Episode Recaps: In “Space Seed,” the Enterprise encounters Khan Noonien Singh, a genetically modified human from the 21st century who fled Earth and put himself in cryogenic hibernation. Khan thinks his superior intelligence and strength give him the right to order Kirk around, but Kirk kicks his ass and strands him on a deserted planet. In The Wrath of Khan, Khan escapes the planet, but instead of running away tries to kill Kirk for not recognizing his superiority. This time Kirk outright kills Khan. In First Contact, the Borg aliens try to take over Earth, thinking they are superior because they assimilate entire races into their cybernetic hive-mind collective. This hubris blinds them to the counteroffensive planned by Captain Picard and Data.
If only Tiger had watched these episodes, he would have known that eventually everything would blow up in his face, no matter how good he is at playing golf.
2. Beware the Masses; They Love to Kick You When You’re Down
Episodes That Teach This Lesson: “Bread and Circuses” (ST:TOS), “Let That Be Your Last Battlefield” (ST:TOS), “Sins of the Father” (ST:TNG), “The Outcast” (ST:TNG)
Episode Recaps: In “Let That Be Your Last Battlefield,” two aliens arrive on the Enterprise, and hate each other for no apparent reason. They claim a horrible past between their “peoples,” even though there is no discernable difference between them. Finally, one points out that he is black on the left side of his face and white on the right side, while the other person is the opposite. This small difference has been the source of hatred between them for thousands of years. In “Sins of the Father,” Worf goes on trial to prove his father wasn’t a traitor, but it’s tougher than he thought, because Klingons love to hate traitors and they don’t want to be told they’ve been hating the wrong family all this time. In “The Outcast,” Riker falls in love with a member of an androgynous race who has feminine characteristics. The race believes it/her love for Riker is a mental illness. Instead of letting it/her leave the planet in peace, they perform an operation which “cures” the “illness.”
If only Tiger had watched these episodes, he would have understood how difficult his life would be once everything blew up in his face.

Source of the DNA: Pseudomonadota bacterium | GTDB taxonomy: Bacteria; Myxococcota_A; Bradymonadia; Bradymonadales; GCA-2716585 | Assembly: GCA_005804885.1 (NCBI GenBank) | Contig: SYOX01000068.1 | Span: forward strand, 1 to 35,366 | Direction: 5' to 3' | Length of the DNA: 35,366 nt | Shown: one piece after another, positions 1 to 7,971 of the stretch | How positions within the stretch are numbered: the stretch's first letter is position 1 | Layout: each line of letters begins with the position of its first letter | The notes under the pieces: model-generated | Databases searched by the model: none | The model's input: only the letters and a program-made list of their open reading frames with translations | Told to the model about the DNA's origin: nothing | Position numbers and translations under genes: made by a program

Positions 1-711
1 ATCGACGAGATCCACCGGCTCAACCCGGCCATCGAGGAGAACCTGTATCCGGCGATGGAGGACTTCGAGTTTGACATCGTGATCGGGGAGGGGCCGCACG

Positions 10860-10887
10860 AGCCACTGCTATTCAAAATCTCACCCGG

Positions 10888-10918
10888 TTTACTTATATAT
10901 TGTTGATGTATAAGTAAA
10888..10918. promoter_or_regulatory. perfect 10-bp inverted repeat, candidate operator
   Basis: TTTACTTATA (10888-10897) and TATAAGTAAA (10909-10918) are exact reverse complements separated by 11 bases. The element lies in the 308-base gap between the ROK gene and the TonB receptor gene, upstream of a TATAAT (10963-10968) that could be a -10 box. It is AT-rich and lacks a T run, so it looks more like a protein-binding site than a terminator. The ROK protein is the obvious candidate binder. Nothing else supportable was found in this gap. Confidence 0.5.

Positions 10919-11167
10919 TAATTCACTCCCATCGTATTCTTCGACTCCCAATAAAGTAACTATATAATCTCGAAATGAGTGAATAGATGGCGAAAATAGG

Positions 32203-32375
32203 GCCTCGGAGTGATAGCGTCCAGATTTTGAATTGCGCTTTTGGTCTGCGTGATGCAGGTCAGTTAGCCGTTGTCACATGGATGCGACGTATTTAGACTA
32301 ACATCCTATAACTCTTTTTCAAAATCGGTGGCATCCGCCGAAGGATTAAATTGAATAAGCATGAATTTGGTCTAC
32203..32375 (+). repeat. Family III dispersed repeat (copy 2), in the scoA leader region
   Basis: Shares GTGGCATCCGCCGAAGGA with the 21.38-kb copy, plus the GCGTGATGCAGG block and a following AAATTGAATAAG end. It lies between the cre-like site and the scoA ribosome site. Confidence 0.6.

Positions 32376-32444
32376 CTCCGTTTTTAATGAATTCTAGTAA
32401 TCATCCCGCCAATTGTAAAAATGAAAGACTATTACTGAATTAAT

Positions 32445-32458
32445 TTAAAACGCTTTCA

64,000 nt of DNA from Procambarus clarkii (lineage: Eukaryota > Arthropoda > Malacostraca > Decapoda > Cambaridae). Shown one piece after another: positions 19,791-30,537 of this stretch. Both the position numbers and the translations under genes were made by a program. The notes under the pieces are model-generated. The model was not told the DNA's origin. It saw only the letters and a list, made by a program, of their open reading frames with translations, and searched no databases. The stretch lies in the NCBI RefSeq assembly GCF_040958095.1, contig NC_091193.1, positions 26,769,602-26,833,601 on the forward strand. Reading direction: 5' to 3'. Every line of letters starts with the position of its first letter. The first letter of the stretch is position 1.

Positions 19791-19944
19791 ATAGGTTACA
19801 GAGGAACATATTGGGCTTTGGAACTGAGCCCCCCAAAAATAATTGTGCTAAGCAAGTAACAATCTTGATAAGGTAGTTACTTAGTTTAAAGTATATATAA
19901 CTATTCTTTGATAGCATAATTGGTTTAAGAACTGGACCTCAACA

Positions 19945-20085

1. You Can Be a Traditional Family Man, or a Rakish Rogue, But You Can’t Be Both
Episodes That Teach This Lesson: “The Perfect Mate” (ST:TNG), “Lessons” (ST:TNG), The Wrath of Khan, The Search for Spock, “What Are Little Girls Made Of?” (ST:TOS), “Dagger of the Mind” (ST:TOS), “The Paradise Syndrome” (ST:TOS)
The common element in all the Original Series episodes is that Captain Kirk uses women, and they sacrifice themselves to save him, and then he leaves them without so much as a thank you. But it’s okay, because he is honest about it and everyone knows what they are dealing with. In the Next Generation episodes, on the other hand, the common element is that Captain Picard acts with honor and respect towards women, and doesn’t treat them like doormats, and he usually prevails over the enemy as a result.
If only Tiger had familiarized himself with the Kirk/Picard dichotomy. Then, as a young man, he would have said to himself, “I think I’m more of a Kirk than a Picard. Maybe I shouldn’t get married and create a public image based on being a nice guy family man. Instead, I’ll be the bad boy of golf… at least until I get it out of my system.”
Wow! This is a great article. And so true.
Thanks, Sean! You should be Tiger’s P.R. person.
Thanks for the article Sean, the points you make are actually pretty good especially saying that “Hubris is bad”. I have learned a new word.
You’re welcome. That makes one more sesquipedalian on the internet.